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The Psychology of People in Tech, with Joanie Connell

By March 5, 2019 March 13th, 2019 No Comments

Audio Version

Who better to help us understand the psychology of people in tech than a former engineer now Ph.D. psychologist?! Joanie Connell is that very person and she is here to talk about the issues CTOs face in leading their teams.

Joanie works with dev teams and technical teams on their communication. We talk about how she does that, what some of the common issues are regarding team communication in tech today and a whole lot more. Join us to hear more about the psychology of people in tech on today’s CTO Studio.

In this episode, you’ll hear:

  • What are the top challenges she sees regarding communication in tech today?
  • Why it’s important as a CTO to expand your communication toolkit.
  • How can you deal with feeling triggered in the workplace?
  • Why addressing uncomfortable feelings often brings people closer.
  • What are tell tale signs you are too deep into the tech effect?
  • And so much more!

Before becoming a psychologist, Joanie was an engineer for eight years in Silicon Valley. She began as a data communications design engineer for Tandem computers. Tandem was one of the big computer companies back then right alongside HP and Apple.

Tandem made mainframe computers and they had parallel processors (hence the name tandem) for everything so they would never go down. One of their biggest clients was the New York Stock Exchange. She did data communications which meant she helped mainframes communicate with modems to other computers.

I asked Joanie how she made the switch to psychology – what happened that convinced her to work with the people side of tech? Joanie recalls she had gone into engineering because she thought it was a good stable job with a good income. She didn’t want to be a millionaire, she just wanted a good living.

People had always interested in her but it became obvious when the other engineers were so into their work they would be debugging til 2am, and she couldn’t wait to leave. She realized then that the work wasn’t satisfying and she felt stagnant in her work.

One story she recalls is a time when there were 12 in their group and they had a manager who they met with once a month. They’d get into the conference room and you could feel the tension because no one wanted to be there. The manager would go around the room and each person had to update on their project. By person #12 everyone would be ready to leave. When that last person finished it was like school was out and everyone would run out of the room!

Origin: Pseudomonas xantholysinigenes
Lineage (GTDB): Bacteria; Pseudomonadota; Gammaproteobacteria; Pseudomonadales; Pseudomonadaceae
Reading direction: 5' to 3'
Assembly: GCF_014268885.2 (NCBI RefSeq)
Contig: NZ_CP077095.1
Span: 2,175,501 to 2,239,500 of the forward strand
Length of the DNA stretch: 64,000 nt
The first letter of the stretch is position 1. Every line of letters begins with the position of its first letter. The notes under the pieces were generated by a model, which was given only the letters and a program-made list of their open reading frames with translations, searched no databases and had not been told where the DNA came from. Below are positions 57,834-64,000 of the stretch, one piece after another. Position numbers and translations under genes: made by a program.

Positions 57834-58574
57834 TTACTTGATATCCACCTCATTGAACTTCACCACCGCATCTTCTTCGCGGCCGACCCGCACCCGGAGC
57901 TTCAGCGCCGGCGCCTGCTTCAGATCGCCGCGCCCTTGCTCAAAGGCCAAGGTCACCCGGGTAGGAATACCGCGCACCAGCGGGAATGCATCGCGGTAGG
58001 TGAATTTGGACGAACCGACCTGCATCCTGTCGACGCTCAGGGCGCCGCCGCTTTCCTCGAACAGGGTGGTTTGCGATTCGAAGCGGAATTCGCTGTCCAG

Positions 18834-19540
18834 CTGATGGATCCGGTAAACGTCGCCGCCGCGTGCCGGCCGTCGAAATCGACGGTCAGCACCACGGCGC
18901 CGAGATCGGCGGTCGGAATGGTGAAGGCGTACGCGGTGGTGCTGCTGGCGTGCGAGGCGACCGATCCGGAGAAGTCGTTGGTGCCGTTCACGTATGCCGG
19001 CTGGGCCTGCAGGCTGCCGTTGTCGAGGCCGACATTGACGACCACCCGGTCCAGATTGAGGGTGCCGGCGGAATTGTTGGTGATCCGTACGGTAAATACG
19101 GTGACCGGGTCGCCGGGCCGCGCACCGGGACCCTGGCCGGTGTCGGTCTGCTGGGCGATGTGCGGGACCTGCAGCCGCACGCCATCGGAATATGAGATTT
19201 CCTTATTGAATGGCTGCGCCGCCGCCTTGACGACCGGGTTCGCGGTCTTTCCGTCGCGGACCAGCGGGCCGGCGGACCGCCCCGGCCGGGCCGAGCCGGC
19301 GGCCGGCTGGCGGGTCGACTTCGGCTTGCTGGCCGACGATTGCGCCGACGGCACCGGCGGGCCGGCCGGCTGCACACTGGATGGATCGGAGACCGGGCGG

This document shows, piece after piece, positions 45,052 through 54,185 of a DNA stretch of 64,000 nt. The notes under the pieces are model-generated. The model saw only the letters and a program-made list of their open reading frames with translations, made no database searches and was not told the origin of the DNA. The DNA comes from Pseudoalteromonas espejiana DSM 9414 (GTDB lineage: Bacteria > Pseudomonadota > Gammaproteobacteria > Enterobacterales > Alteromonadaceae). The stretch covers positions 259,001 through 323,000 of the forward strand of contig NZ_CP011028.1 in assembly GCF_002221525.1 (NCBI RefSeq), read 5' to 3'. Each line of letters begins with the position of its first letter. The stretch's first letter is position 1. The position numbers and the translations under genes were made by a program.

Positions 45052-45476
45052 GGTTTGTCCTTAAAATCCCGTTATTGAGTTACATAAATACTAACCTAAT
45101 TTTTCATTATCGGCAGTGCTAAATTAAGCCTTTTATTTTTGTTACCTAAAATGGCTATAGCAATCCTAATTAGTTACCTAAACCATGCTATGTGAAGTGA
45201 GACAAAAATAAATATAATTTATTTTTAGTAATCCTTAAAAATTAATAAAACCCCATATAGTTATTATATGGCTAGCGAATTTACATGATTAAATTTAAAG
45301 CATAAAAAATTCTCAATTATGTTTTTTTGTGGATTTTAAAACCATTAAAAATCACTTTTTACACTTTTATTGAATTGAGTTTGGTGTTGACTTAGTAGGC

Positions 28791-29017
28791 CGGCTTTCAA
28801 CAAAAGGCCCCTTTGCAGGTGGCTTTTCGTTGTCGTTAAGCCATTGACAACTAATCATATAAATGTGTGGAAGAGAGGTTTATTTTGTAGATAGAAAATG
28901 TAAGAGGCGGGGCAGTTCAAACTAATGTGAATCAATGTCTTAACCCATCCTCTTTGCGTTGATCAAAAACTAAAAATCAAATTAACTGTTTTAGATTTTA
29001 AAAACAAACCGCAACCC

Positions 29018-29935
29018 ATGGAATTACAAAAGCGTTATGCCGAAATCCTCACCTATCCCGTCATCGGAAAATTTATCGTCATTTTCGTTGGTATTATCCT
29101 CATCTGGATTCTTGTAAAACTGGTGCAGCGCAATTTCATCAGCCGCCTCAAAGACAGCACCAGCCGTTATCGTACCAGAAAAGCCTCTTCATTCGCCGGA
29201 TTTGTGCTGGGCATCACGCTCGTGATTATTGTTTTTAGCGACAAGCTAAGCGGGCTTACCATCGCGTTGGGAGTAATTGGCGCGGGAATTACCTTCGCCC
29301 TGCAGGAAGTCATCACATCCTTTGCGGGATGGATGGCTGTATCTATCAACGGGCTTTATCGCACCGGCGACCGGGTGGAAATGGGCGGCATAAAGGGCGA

She saw the people she was with didn’t want to be around other people and they didn’t have the skills to work with others, either. Engineers are trained to design, debug and code and they are not trained on how to interact with others. Joanie realized this could be a space in which she could make a difference; she could help engineers and other tech people communicate better.

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To bring more of her skills to the people side of the working world, she tried marketing and then consulting. But eventually she decided to go back to graduate school because she would find herself being pushed back into engineering roles and more technical positions. She realized she would have to re-specialize so people would see beyond her engineering background.

But before making the leap, she took some night classes in Psychology to be sure this was the route she wanted to go down. And before becoming a psychologist, she considered being a therapist or counselor. A volunteer experience on a hotline convinced her otherwise, so she opted for social psychology with an emphasis on organizations and the workplace.

After a few years of working for a consulting firm and teaching at university, she formed Flexible Work Solutions. Her company provides assessment for leaders and teams of people, her personal niche is with technical people.

What types of scenarios does she typically get called in to work on? There are a few. One might be where a company is looking at their directors and above (their executive team) and the company evaluates what skill sets they currently have, who is going to get promoted and what is their succession plan.

She works with a company in this situation by doing an assessment: figuring out who has what skill sets, and what the team currently has and what they might want to develop or hire for the future.

Another scenario is individuals who have just moved up into leadership positions – this is especially common in the engineering world and the biotech world. A person has a particular expertise and then are promoted to a leadership role in which they have to utilize an entirely new set of skills outside of their expertise. She helps them through trainings and coaching.

Because she has some much experience in a variety of tech companies, I asked Joanie to tell us one of the top challenges she sees regarding communication in the workplace. Joanie says with the technical people, a challenge she often sees is a lack of value attached to people skills.

There’s more emphasis on using data and relying on data, rather than looking at potential emotional reasons that may exist.

For example, people have outside factors that affect them at work and those are things that leaders must be able to address. I agree and think this is a common issue we have in tech today. We tend to negate the emotional side of things.

Joanie goes on to tell us some tools we might consider using to help with team communication. We also talk about how to speak authentically, how to structure meetings to do check in with your team and more on today’s CTO Studio.

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